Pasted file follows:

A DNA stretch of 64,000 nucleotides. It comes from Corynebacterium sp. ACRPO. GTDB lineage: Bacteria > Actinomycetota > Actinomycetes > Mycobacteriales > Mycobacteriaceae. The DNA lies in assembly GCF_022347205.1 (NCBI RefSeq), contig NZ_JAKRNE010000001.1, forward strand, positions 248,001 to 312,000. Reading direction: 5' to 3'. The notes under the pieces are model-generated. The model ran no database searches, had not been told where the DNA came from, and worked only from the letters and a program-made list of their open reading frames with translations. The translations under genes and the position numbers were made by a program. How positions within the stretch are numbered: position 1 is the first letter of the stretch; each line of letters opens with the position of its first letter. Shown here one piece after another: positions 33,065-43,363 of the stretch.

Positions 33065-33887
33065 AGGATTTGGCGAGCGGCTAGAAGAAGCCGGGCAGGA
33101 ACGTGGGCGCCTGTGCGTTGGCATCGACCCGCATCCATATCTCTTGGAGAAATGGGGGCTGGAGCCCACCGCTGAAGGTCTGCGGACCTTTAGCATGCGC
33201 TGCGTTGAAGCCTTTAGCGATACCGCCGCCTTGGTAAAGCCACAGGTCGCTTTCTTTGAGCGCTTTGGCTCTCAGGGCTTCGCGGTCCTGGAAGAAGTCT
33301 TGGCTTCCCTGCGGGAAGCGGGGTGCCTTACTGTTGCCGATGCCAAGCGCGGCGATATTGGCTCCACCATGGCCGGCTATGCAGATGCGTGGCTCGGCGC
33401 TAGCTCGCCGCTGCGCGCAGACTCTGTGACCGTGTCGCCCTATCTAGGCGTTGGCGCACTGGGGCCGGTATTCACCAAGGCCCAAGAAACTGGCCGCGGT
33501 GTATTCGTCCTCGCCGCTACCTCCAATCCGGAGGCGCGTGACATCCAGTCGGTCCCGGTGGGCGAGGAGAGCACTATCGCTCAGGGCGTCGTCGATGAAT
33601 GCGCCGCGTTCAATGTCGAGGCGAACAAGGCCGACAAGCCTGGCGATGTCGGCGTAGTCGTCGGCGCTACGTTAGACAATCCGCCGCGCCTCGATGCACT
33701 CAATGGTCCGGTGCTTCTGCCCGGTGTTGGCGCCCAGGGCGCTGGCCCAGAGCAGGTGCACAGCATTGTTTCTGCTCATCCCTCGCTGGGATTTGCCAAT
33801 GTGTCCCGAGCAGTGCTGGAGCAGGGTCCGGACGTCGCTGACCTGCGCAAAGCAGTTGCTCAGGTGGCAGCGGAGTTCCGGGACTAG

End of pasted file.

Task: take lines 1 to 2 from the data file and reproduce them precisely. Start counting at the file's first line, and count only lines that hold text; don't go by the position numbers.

A DNA stretch of 64,000 nucleotides. It comes from Corynebacterium sp. ACRPO. GTDB lineage: Bacteria > Actinomycetota > Actinomycetes > Mycobacteriales > Mycobacteriaceae. The DNA lies in assembly GCF_022347205.1 (NCBI RefSeq), contig NZ_JAKRNE010000001.1, forward strand, positions 248,001 to 312,000. Reading direction: 5' to 3'. The notes under the pieces are model-generated. The model ran no database searches, had not been told where the DNA came from, and worked only from the letters and a program-made list of their open reading frames with translations. The translations under genes and the position numbers were made by a program. How positions within the stretch are numbered: position 1 is the first letter of the stretch; each line of letters opens with the position of its first letter. Shown here one piece after another: positions 33,065-43,363 of the stretch.

Positions 33065-33887